So I would give you all the evidence I have. But all I have are some vague war letters by a guy who never really met Hero Savior in person, and a handful of stories written over thirty years later by some guys named Bill, Bob, Carl, and Joe. I don't know for sure who these guys are. I don't even know their last names. There are only unconfirmed rumors that they were or knew some of the war buddies of Hero Savior. They might have written earlier than we think, or later, but no one really knows. No one can find any earlier documentation to confirm their stories, either, or their service during the war, or even find these guys to interview them. So we don't know if they really are who others claim, and we're not even sure these are the guys who actually wrote the stories. You see, the undated pamphlets circulating under their names don't say "by Bill" or "by Bob," but "as told by Bill" and "as told by Bob." Besides all that, we also can't find any record of a Hero Savior serving in the war. He might have been a native guide whose name never made it into official records, but still, none of the historians of the war ever mention him, or his amazing deeds, or even the reports of them that surely would have spread far and wide.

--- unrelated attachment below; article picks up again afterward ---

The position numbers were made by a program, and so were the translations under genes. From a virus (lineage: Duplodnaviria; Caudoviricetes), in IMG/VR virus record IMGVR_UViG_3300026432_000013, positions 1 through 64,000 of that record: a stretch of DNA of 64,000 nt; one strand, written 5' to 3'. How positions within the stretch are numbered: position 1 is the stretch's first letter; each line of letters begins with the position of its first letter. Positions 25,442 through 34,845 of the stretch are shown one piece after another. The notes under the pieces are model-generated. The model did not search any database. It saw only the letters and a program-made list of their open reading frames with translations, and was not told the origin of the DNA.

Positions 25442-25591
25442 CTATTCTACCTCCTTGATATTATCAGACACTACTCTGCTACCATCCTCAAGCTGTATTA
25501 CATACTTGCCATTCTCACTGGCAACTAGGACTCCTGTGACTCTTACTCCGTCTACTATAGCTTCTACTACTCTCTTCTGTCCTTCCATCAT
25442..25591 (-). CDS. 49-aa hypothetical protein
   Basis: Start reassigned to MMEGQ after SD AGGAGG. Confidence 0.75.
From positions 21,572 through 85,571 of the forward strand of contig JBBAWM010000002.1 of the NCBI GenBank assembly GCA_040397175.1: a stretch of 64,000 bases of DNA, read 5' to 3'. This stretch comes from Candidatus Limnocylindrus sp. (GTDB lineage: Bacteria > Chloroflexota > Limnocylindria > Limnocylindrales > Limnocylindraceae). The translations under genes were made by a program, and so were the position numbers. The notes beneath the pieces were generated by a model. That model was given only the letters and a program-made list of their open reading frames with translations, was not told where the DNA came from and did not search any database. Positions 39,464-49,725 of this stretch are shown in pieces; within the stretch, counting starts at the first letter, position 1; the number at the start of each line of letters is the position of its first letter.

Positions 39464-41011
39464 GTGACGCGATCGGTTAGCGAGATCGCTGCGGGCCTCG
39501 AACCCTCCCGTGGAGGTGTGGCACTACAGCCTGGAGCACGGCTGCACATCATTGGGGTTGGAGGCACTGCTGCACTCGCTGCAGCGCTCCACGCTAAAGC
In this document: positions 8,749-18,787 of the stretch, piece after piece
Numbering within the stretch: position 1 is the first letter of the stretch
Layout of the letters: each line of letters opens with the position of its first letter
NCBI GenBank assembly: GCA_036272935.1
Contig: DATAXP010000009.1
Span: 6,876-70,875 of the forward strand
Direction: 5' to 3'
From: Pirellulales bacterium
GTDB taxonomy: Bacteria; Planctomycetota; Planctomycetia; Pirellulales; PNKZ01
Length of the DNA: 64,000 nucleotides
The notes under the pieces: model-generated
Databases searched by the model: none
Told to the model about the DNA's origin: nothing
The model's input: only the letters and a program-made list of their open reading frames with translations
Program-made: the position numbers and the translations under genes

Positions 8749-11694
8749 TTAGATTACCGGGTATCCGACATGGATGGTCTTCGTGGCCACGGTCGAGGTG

Besides the dubious evidence of these late, uncorroborated, unsourced, and suspicious stories, the best thing I can give you is that war correspondence I mentioned, some letters by an army sergeant actually from the war, who claims he was a skeptic who changed his mind. But he never met or saw Hero in life, and never mentions any of the miracles that Bob, Bill, Carl, and Joe talk about. In fact, the only thing this sergeant ever mentions is "seeing" Hero after his death, though not "in flesh and blood," but in a "revelation." That's it.
This sergeant also claims the spirit of Hero Savior now enables him and some others to "speak in tongues" and "prophecy" and heal some illnesses, but none of this has been confirmed or observed by anyone else on record, and none of it sounds any different than what thousands of other cults and gurus have claimed. So, too, for some unconfirmed reports that some of these believers, even this army sergeant, endured persecution or even died for believing they "saw Hero in a revelation"--a fact no more incredible than the Buddhists who set themselves on fire to protest the Vietnam War, certain they would be reincarnated, or the hundreds of people who voluntarily killed themselves at Jonestown, certain their leader was sent by God.